One problem Apple created while leaving users without an Apple solution is being able to connect an external display to a Mac with Thunderbolt 3 / USB-C. Apple’s Thunderbolt 3 to Thunderbolt 2 adapter passes data only—not video.
While the OWC Thunderbolt 3 Dock solves this problem neatly (highly recommended, more on that below), there are cases where all one wants is adaptation for the display.
In particular, in my Mercedes Sprinter photography adventure van (see setup), I just want to connect my NEC PA302W wide gamut professional display to the computer; an extra 15 watts for the Thunderbolt 3 Dock makes sense only if I need its other ports, which I do not need on the road, or at least do not need except briefly. So I am loathe to chew up 15 watts just to have the display connected (the display itself takes 90 watts which is bad enough). Aside from cost, that is a key reason why I am using a 2015 MacBook Pro and a 2015 iMac 5K—not the 2017 models which have Thunderbolt 3 ports and no Mini DisplayPort.
There are various products which might provide the necessary adaptation. They are not cheap, but not expensive either (about $80).
B&H Photo has Thunderbolt 3 to DisplayPort adapters as well as various DisplayPort to Mini DisplayPort adapters. DisplayPort (or Mini DisplayPort) is just fine for displays like my NEC PA302W, which has both types of ports (signal is the same, it’s just a cable form factor issue). If a display has only a Mini DisplayPort port, there are DisplayPort to Mini DisplayPort adapters and/or DisplayPort to Mini DisplayPort cables. Be sure to test the cables; compatibility is not guaranteed in my experience.
StarTech Thunderbolt 3 to Dual DisplayPort Adapter
Sonnet Thunderbolt 3 to Dual DisplayPort Adapter for 4K Displays (Mac & Windows)
Mini DisplayPort (male) to
DisplayPort (male) cable
Cleanest/best solution for Thunderbolt 3 to Mini DisplayPort
More expensive than the adapters above, but with far more functionality, the OWC Thunderbolt 3 Dock neatly solves display connectivity issue with its Mini DisplayPort port (1 port), charges the MacBook Pro, and provides gigabit ethernet and other ports, as shown. This is the cleanest and best solution for normal desktop usage.
OWC Thunderbolt 3 Dock port layout
Philip S writes:
"One problem Apple created while leaving users without an Apple solution is being able to connect an external display to a Mac with Thunderbolt 3 / USB-C. Apple’s Thunderbolt 3 to Thunderbolt 2 adapter passes data only—not video.”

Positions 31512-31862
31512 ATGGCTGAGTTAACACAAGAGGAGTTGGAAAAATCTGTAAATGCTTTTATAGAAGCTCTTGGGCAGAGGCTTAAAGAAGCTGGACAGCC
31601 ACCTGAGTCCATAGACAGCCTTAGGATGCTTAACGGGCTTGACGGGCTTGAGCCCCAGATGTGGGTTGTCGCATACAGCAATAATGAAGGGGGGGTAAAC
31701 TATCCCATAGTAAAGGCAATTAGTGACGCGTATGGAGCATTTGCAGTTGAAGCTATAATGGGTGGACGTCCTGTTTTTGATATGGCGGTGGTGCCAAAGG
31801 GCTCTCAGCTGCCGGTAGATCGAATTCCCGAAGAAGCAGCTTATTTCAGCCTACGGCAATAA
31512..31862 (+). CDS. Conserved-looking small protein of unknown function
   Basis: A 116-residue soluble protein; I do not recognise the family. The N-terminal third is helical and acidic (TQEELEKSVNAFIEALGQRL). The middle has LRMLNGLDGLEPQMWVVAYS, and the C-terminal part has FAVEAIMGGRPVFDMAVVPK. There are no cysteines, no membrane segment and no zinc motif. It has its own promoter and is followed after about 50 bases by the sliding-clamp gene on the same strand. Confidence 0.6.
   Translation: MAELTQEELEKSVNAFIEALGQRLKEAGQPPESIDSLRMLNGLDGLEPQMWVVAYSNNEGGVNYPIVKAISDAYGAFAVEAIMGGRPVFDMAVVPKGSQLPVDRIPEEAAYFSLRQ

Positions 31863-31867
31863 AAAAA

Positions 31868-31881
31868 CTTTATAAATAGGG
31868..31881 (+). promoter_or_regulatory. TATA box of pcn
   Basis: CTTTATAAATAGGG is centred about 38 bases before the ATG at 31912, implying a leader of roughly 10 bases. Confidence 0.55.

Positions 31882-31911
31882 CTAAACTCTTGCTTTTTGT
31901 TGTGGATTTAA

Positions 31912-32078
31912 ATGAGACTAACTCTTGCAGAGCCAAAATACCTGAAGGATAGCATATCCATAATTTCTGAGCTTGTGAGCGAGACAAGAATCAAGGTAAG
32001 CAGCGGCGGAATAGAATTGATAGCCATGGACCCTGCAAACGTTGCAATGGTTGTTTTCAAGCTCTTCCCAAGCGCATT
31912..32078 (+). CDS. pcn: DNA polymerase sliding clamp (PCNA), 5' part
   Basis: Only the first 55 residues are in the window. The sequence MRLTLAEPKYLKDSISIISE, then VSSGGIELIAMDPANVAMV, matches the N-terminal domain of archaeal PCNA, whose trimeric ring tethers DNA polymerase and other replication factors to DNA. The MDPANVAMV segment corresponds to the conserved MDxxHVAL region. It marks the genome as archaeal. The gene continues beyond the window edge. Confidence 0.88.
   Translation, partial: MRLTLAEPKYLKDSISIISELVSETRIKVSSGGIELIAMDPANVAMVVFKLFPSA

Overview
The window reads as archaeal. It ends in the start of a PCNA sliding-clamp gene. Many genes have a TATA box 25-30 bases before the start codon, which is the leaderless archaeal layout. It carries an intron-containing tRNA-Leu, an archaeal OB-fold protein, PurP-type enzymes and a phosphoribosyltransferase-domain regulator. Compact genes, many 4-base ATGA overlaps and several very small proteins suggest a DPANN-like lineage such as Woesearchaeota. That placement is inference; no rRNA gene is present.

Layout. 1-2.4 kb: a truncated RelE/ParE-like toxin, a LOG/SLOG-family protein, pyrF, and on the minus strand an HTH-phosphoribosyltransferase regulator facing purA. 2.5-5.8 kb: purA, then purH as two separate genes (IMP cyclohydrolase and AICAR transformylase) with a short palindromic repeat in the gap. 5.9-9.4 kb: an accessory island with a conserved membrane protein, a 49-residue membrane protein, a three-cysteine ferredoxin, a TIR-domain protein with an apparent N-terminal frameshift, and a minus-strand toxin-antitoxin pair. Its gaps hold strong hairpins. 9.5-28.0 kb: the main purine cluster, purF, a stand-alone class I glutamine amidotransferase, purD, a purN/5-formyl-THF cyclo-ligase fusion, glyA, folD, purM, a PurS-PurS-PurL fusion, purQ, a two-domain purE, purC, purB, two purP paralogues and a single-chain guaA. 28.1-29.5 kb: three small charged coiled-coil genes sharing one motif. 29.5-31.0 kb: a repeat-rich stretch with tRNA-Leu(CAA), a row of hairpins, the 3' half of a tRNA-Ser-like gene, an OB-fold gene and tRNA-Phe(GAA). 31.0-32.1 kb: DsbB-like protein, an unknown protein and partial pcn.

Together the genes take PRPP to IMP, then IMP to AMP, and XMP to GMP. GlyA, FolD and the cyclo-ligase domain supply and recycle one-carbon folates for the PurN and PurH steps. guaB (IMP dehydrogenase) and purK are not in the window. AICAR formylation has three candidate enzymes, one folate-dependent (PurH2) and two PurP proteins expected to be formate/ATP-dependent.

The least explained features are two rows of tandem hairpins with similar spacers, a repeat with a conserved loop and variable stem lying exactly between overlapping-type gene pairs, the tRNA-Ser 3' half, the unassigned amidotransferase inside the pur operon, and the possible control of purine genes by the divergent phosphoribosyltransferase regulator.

Perhaps I am misunderstanding what you have written. However I have an Apple Thunderbolt Display connected to my brand-new 5K mid-2017 iMac, using the aforesaid Thunderbolt 3-to-Thunderbolt 2 adapter. It works perfectly.
MPG: I tested the Apple adapter in 2016 and again in 2016 and it does not pass a video signal. Readers confirm the same. So something special is going on with the Apple Thunderbolt display—notable it is a Thunderbolt display, not just a Mini DisplayPort display. The fact that it works is consistent with the fact that NEC displays work fine off the OWC Thunderbolt 3 Dock.
The only serious feature in macOS High Sierra is APFS. Indeed, APFS is the most significant change in many years to macOS. There are going to be issues.
Apple has published a technote Prepare for APFS in macOS High Sierra. Most of it is straightforward, but from what I can tell, no engineer ever reviewed it. I say this because the terminology is so odd that I have to interpret it and make assumptions to try to understand it.
The problematic description:
Devices formatted as Mac OS Extended (HFS+) can be read from and written to by devices formatted as APFS.
Devices formatted as APFS can be read from and written to by: Other devices formatted as APFS Devices formatted as Mac OS Extended, if using macOS High Sierra.
For example, a USB storage device formatted as APFS can be read by a Mac using High Sierra, but not by a Mac using Sierra or earlier.
If this is the kind of documentation we are going to get from Apple, it’s scary as to its poor quality and what it implies for APFS itself. This technote is so confusingly phrased that I have trouble understanding it. It makes bizarre statements about devices reading devices, which makes no sense: macOS controls and coordinates I/O across devices.
My guess is that the file system team is in overdrive mode trying to fix APFS bugs before the calendar-driven release of macOS High Sierra—oops it’s too late because it has gone golden master now. I say that because no one on the engineering team seems to have had the time to read this horribly confusing and possibly incorrect technote, or at least not to have cared enough to ask the tech writer to un-confuse it and to address its omissions. But that’s the job of management—to make sure that sort of thing happens—so what does that say about the state of readiness to ship? With Apple, “ship ready” is just an X on a day on the calendar: when the iPhone train rolls, anything in the way gets crushed.
The technote also suffers from its omissions:
- What about partitioning? Can a drive have both APFS and Mac OS Extended partitions?
- Will my partitioned boot drive SSD will be converted to APFS, damaged or reformatted, or what exactly?
- To point out that Fusion drives will not be converted and get no benefit from APFS, i.e., Apple sold a bill of goods regarding performance gains to those buying Fusion setups and now chooses not to support APFS with Fusion setups.
- Will users with BootCamp on their boot SSD now be bereft of BootCamp support, since macOS High Sierra forcibly converts SSDs to APFS, which does not support BootCamp (see below)?